Havat Gilad, a small farming community in the Shomron, built on private land purchased by Moshe Zar, received unanimous approval from the Cabinet on Sunday to be recognized as a legal settlement. The decision came a month after the murder of Havat Gilad resident Rabbi Raziel Shevach on January 9, 2018, by Arab terrorists from the Palestinian Authority.
The cabinet approved the recognition of the settlement on “lands that are privately owned by Israelis or state land.”
Prime Minister Netanyahu said at the start of the cabinet meeting this morning, before the vote,
“A few minutes ago, I spoke with Yael, the widow of Rabbi Raziel Shevach. I told her that the entire nation and all members of Cabinet embrace her and the children in their time of grief; I also asked her to hug the children for us.
I told her that our policy is being carried out in two spheres. First, exacting justice. Yesterday our forces were again in action in an effort to apprehend the last of the assassins and their accomplices in the murder of Rabbi Shevach. We will not rest until we bring them to justice. And we will bring them all to justice.
Our second policy guideline is to strengthen settlement. Whoever thinks that through the reprehensible murder of a resident of Havat Gilad, a father of six, that he can break our spirit and weaken us, is making a bitter mistake.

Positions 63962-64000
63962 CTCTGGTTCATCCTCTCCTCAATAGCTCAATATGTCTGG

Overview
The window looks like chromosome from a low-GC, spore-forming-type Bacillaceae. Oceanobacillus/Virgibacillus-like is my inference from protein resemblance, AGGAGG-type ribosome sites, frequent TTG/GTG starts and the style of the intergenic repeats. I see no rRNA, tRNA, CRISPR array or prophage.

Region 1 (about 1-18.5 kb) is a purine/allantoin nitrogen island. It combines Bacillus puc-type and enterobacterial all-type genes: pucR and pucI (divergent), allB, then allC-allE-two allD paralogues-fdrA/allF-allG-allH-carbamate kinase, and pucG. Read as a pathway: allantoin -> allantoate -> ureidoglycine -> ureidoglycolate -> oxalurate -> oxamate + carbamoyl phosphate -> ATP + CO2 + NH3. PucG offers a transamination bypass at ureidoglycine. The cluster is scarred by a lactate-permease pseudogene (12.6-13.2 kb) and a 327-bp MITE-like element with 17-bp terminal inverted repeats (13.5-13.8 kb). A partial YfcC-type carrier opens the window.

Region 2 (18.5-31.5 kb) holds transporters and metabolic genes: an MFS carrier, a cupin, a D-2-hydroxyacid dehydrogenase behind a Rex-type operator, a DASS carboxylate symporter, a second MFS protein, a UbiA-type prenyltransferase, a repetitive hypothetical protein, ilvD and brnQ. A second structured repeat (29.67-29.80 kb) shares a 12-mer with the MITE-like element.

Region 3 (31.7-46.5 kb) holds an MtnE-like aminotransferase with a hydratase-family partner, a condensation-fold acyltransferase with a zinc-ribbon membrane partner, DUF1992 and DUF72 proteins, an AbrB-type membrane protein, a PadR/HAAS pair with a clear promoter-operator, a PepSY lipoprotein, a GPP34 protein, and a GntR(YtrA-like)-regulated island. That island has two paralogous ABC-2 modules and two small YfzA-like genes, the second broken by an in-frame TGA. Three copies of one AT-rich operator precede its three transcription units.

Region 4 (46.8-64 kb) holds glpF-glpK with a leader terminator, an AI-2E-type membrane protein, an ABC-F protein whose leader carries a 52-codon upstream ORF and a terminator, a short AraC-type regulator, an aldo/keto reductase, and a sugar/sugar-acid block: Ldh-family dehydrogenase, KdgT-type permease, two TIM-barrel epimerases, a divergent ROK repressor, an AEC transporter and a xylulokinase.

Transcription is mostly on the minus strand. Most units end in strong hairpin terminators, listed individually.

Today, the government will provide for the status of Havat Gilad in order to facilitate orderly life there. For the murderers – exacting justice. To those who sanctify death, we will sanctify life. This is the essence of the government’s policy.”
Cabinet members had hoped the official recognition would have happened earlier and were pushing Netanyahu very hard to make it happen, but Netanyahu pushed off the cabinet discussions until after the recent visit by US Vice President Mike Pence.
Havat Gilad (Hebrew: Gilad Farm) is an Israeli community in Samaria which is outside the jurisdiction of Shomron Regional Council.
Established in 2002 in memory of Moshe Zar’s son Gilad Zar, the security coordinator of the Shomron Regional Council who was murdered in 2001, it has been considered an unauthorized outpost by the Israeli government and was on a list of outposts that Israel promised the US it plans to dismantle. Indeed, the outpost has been dismantled several times, but its residents kept returning and re-establishing it.
Leftwing activists claim that parts of the farm land are on Arab-owned property –a claim the residents dispute, as the land was legally purchased by Moshe Zar, only it did not obtain recognition by the Interior Ministry.
On January 9 this year, the Rabbi of Havat Gilad, Raziel Shevach, was shot by a squad of terrorists in his car going home, a heinous crime which a unified front of rightwing politicians and activists, led by Defense Minister Avigdor Liberman, have stated must be avenged the Zionist way – by awarding Havat Gilad a permanent status.
At this point the community will have to start jumping through numerous bureaucratic hoops to move forward, but that most important first official threshold has finally been crossed.